A transgender teen in Georgia says she was kicked out of a faith-based summer camp due to her gender identity.
Elizabeth Clark, a 14-year-old camp leader at Connect Camps in Cordele, Georgia, says she’s identified as transgender since the eighth grade. She decided to volunteer at the camp, but was kicked out after two days following a decision by camp counselors.
Clark’s mother, LeeAnn Daabes, received a text from the camp’s director indicating that Clark would no longer be welcome at the camp.
“Our team was advised that Elizabeth had made a life choice that unfortunately is causing some distraction at camp,” the text reads. “We have agreed it would be best that Elizabeth not return, allowing us the opportunity to meet our promise of a remarkable for the campers.”
“I was surprised that people who were just preaching about love and accepting everybody to come out and tell me it was best that I not return,” Clark told Albany, Georgia-based NBC affiliate WALB.
She also objected to the camp’s framing of her gender identity as a “life choice.”
“If it was a choice, I wouldn’t choose to be a part of the LGBTQ community or be trans because I wouldn’t want to put myself through the struggles that other people don’t have to go through,” Clark said.
Connie Bivens, the counselor at Connect Camps who sent the message, noted that the organization is a faith-based camp that travels around the world and holds week-long camp sessions for elementary school children ranging from kindergarten to eighth grade. But she denied that Clark’s gender identity had any influence on the decision.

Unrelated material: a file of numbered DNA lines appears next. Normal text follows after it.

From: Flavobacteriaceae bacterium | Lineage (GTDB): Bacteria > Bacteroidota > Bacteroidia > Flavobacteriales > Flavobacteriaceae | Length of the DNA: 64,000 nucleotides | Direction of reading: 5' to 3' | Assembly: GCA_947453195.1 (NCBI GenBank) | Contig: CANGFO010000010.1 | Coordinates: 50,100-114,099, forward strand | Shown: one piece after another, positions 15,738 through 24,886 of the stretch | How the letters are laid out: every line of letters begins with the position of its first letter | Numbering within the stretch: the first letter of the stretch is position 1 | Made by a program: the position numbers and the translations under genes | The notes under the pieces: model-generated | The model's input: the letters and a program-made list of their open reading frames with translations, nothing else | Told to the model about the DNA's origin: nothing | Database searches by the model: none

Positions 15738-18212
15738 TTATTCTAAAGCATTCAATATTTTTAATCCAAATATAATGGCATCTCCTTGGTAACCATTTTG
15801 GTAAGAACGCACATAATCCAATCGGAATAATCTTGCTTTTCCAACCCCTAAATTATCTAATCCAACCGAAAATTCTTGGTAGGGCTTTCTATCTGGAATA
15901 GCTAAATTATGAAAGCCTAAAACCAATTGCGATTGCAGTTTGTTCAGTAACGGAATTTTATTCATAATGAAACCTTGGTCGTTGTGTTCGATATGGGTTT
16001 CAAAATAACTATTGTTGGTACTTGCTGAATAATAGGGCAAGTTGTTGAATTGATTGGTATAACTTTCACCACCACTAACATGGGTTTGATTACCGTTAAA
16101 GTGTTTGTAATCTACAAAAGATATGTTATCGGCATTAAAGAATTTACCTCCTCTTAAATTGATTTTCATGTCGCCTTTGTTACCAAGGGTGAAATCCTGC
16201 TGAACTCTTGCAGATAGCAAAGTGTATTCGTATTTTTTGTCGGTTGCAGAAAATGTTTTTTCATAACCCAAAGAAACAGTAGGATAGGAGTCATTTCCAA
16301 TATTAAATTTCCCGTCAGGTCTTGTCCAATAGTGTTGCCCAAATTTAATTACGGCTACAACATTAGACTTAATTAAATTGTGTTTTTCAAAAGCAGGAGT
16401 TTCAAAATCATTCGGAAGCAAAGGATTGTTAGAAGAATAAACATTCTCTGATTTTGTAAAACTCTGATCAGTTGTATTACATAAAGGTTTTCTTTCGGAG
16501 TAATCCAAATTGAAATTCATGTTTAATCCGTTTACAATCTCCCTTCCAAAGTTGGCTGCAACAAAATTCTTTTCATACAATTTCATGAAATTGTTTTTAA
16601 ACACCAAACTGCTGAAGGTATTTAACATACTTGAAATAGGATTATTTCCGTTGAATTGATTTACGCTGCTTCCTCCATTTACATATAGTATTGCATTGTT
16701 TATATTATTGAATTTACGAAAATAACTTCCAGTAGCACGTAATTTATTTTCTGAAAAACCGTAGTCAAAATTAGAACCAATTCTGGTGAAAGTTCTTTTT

Rather, Bivens said, she had overheard other girls at the camp talking about Clark in a negative way, prompting the counselors to hold a meeting to discuss the situation. She said the counselors decided it was best that Clark not return, for her own safety.
“Our choice, our decision was based on ‘can we keep her safe and can she have a wonderful time at camp,'” said Bivens. “We felt we couldn’t do that, and it had nothing to do with Lizzie being transgender.”
She noted that the girls who were talking about Clark were also asked to leave the camp, and that Clark could come back as a camper, but not as a volunteer leader.
Daabes says it was difficult to hear the reasoning behind the camp’s decision to ask her daughter to leave.
“It was hard…it was really hard. I just wanted to know why, why you singled out my child home why not address the bad behavior,” she said.
“I know that we’re seen as outcasts and different. I hope that people will open their eyes and realize we’re just the same as everybody else,” Clark said. “We bleed red and we’re all human. We deserve the same treatment as anybody else.”
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